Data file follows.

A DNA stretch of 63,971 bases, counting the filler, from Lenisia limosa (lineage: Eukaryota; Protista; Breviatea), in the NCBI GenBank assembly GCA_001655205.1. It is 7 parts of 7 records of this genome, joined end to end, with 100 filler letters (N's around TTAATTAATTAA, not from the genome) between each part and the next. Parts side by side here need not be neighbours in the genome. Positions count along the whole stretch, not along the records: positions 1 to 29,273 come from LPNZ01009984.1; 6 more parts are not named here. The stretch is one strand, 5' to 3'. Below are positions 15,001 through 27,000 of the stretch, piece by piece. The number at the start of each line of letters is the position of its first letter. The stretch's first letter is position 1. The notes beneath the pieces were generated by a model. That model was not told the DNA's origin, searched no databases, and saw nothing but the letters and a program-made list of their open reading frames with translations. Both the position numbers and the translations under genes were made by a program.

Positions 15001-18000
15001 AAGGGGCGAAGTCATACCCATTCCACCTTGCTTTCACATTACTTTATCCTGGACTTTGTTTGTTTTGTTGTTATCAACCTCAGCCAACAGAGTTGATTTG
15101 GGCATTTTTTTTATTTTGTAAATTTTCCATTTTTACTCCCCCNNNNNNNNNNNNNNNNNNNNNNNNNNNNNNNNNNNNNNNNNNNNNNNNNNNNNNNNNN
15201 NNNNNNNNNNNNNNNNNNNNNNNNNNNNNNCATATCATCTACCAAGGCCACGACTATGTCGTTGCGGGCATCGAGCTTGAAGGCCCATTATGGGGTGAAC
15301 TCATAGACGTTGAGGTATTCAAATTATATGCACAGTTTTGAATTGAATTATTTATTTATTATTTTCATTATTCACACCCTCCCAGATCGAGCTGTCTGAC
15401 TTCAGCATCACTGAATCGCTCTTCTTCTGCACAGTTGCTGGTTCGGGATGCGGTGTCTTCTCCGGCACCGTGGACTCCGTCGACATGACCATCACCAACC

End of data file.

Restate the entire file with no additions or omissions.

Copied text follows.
A DNA stretch of 63,971 bases, counting the filler, from Lenisia limosa (lineage: Eukaryota; Protista; Breviatea), in the NCBI GenBank assembly GCA_001655205.1. It is 7 parts of 7 records of this genome, joined end to end, with 100 filler letters (N's around TTAATTAATTAA, not from the genome) between each part and the next. Parts side by side here need not be neighbours in the genome. Positions count along the whole stretch, not along the records: positions 1 to 29,273 come from LPNZ01009984.1; 6 more parts are not named here. The stretch is one strand, 5' to 3'. Below are positions 15,001 through 27,000 of the stretch, piece by piece. The number at the start of each line of letters is the position of its first letter. The stretch's first letter is position 1. The notes beneath the pieces were generated by a model. That model was not told the DNA's origin, searched no databases, and saw nothing but the letters and a program-made list of their open reading frames with translations. Both the position numbers and the translations under genes were made by a program.

Positions 15001-18000
15001 AAGGGGCGAAGTCATACCCATTCCACCTTGCTTTCACATTACTTTATCCTGGACTTTGTTTGTTTTGTTGTTATCAACCTCAGCCAACAGAGTTGATTTG
15101 GGCATTTTTTTTATTTTGTAAATTTTCCATTTTTACTCCCCCNNNNNNNNNNNNNNNNNNNNNNNNNNNNNNNNNNNNNNNNNNNNNNNNNNNNNNNNNN
15201 NNNNNNNNNNNNNNNNNNNNNNNNNNNNNNCATATCATCTACCAAGGCCACGACTATGTCGTTGCGGGCATCGAGCTTGAAGGCCCATTATGGGGTGAAC
15301 TCATAGACGTTGAGGTATTCAAATTATATGCACAGTTTTGAATTGAATTATTTATTTATTATTTTCATTATTCACACCCTCCCAGATCGAGCTGTCTGAC
15401 TTCAGCATCACTGAATCGCTCTTCTTCTGCACAGTTGCTGGTTCGGGATGCGGTGTCTTCTCCGGCACCGTGGACTCCGTCGACATGACCATCACCAACC